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Real-world Flavor. Greek Authors in Magic: The Gathering

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Adopt the character of the twisting octopus, which
takes on the appearance of the nearby rock. Now
follow in this direction, now turn a different hue.

Theognis

Unless you were already playing in 1994 – or unless you are especially keen on Greek elegies – you might have never read this quote before, as the Magic card it's on is not precisely a modern-day staple. It is, however, the first example of a classical-world author’s quotation within Magic: The Gathering flavor text. As we saw in the first installment of this series, flavor text is about spicing cards up. Cards don’t need any particular power level in order to obtain great flavor text.

Classical Quotations as a Whole

Throughout the whole of Magic history, Wizards printed only 15 unique cards with a Greek or Latin author quoted in their flavor text. This doesn’t mean there are no references to the classical world (in fact they are uncountable). Let’s focus on flavor, and suspend other matters for the moment.

A short premise – I’m oriented to consider Greek and Latin quotations together because they have many similarities and can be meant as two halves of the bigger category called "classical world." Since we are talking about 15 cards, however, we are going to split them into two groups: nine Greek cards and six Latin cards.

In this article, we will focus on Greek quotations, and keep the discussion mostly about literary genres and what they have in common. Next time, we will move to Latin authors and shift the focus towards the single choices – and perhaps some missed opportunities.

Loeb Classical Library
Loeb Classical Library

The Nine Archons

Let’s start with a brief overview since nine is a small enough number to allow for a card-by-card analysis. This could be useful mostly for a quick glance at how Greek authors' quotations were distributed among the years and editions of Magic: The Gathering. It will also contain links to the full text (in English translation) so that you can read more about the context. In order of publication, we have:

A Surprising Variety of Literary Forms and Genres

Nine cards then, but only seven authors, as the almighty Homer appears on three different flavor texts. Despite the small number, it is quite an interesting selection, as it covers many genres and literary forms. We have an elegiac poem (Theognis), a philosophical dialogue (Plato), a fable (Aesop), a philosophical treatise (Heraclitus), an epic poem (Homer), and two tragedies (Sophocles and Euripides).

Such variety grows even bigger if we also take into account Latin quotations since they add to the mix epistle, satire, and comedy, but we’ll be back on that next week. So, what do all these different genres have in common, and why did they all end up in Magic flavor text? We will try and answer this question at the end of this piece. For the moment, let’s see in more detail what cards and what authors we are talking about, while also adding some background to the texts.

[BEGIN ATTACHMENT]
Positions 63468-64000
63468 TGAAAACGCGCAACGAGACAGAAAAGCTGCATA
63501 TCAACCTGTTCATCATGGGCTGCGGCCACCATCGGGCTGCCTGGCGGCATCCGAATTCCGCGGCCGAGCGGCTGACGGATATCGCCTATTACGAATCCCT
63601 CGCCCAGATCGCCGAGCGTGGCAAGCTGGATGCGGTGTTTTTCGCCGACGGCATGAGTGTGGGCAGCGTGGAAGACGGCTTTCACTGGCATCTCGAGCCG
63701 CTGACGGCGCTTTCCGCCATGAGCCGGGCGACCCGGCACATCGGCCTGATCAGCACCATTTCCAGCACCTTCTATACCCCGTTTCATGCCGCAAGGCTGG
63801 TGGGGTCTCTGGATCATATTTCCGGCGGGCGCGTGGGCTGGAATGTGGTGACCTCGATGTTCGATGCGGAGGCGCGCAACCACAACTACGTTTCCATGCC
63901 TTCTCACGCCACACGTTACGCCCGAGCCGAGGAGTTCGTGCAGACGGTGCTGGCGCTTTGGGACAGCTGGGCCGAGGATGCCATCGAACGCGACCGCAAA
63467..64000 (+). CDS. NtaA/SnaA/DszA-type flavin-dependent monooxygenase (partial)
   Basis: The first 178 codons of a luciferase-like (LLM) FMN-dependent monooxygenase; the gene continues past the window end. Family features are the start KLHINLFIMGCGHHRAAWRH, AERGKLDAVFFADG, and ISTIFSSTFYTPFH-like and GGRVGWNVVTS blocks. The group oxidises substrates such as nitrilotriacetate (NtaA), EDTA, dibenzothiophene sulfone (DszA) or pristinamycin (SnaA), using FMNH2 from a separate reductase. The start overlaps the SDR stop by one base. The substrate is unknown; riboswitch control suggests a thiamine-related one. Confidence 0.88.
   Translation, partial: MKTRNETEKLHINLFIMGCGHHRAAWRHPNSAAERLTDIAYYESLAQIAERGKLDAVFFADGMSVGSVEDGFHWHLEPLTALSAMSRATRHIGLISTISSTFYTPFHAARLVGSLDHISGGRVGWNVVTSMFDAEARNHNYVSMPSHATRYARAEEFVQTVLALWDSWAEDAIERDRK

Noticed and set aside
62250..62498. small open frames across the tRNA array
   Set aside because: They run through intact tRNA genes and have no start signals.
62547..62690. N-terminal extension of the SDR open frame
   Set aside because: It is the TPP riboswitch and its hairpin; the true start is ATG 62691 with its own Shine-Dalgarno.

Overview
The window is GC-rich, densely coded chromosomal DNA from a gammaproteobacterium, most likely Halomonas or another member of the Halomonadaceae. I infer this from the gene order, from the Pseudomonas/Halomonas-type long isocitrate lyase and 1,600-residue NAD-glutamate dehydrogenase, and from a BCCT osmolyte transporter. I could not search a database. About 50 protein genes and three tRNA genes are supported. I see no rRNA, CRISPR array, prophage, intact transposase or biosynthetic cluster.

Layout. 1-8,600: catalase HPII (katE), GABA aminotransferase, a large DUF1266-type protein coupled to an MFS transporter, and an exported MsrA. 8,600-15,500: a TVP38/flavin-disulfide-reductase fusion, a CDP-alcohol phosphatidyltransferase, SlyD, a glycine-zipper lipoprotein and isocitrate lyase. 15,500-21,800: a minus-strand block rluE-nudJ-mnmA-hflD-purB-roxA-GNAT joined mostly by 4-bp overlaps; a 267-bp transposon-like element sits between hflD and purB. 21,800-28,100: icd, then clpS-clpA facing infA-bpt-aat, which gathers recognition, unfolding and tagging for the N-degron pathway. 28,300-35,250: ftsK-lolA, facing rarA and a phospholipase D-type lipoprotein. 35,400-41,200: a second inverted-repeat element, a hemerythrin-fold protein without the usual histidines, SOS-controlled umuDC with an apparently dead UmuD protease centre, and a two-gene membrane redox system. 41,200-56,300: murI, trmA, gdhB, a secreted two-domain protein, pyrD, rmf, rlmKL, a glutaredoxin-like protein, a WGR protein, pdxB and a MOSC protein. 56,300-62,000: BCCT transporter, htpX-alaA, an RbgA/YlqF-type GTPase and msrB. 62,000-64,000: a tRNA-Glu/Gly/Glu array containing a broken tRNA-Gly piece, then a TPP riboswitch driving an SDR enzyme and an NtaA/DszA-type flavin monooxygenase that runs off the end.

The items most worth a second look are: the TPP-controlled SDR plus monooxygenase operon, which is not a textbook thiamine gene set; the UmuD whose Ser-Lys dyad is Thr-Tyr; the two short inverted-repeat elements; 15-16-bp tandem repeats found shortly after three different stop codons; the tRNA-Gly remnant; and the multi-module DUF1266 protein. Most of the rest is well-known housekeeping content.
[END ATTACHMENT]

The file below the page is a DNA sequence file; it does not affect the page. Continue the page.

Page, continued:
Dream Coat

This uncommon Aura from Legends allows you to change the color of the enchanted creature at any time, although just once per turn. The quotation is: "Adopt the character of the twisting octopus, which takes on the appearance of the nearby rock. Now follow in this direction, now turn a different hue". I find this passage from Theognis really spot on, as it conveys the idea of ever-changing creatures such as octopuses, which makes perfect sense on a card that lets you change colors again and again.

Particularly interesting, in my opinion, is the choice of cutting the quotation. In fact, the original is a little longer, having a few words before and a few words after what we read on Dream Coat. The point is, those words are what give context, and since context must be avoided when you are trying to extract a passage and put it on a Magic card, they decided to cut it and only keep the central part.

Let's see what I mean. The poet's voice is talking to himself by addressing his own heart. The original text begins with: “Turn, my heart, towards all friends a changeful habit, mingling thy disposition to be like unto each.” This is the context that we lost: the poet is telling his audience how to behave with friends! Then, after the actual quotation that we find as the flavor text, here comes the conclusion – “Surely skill is better than unchangeableness” – to sum up, the meaning of the text.

Fissure

Let’s move to The Dark, the last “expert-level” set to contain any real-world quotations: after that, as we have seen, they were confined to core sets, until eventually disappearing for good after Magic 2014. Fissure is a red common that lets you destroy a creature or a land for five mana. Not precisely a bargain, compared to the current power level, but for the time it was not terrible. The point of the quotation is basic: death is the ultimate fate, no matter the nature of the subject. Be it a land or a creature, it will be destroyed by this instant spell.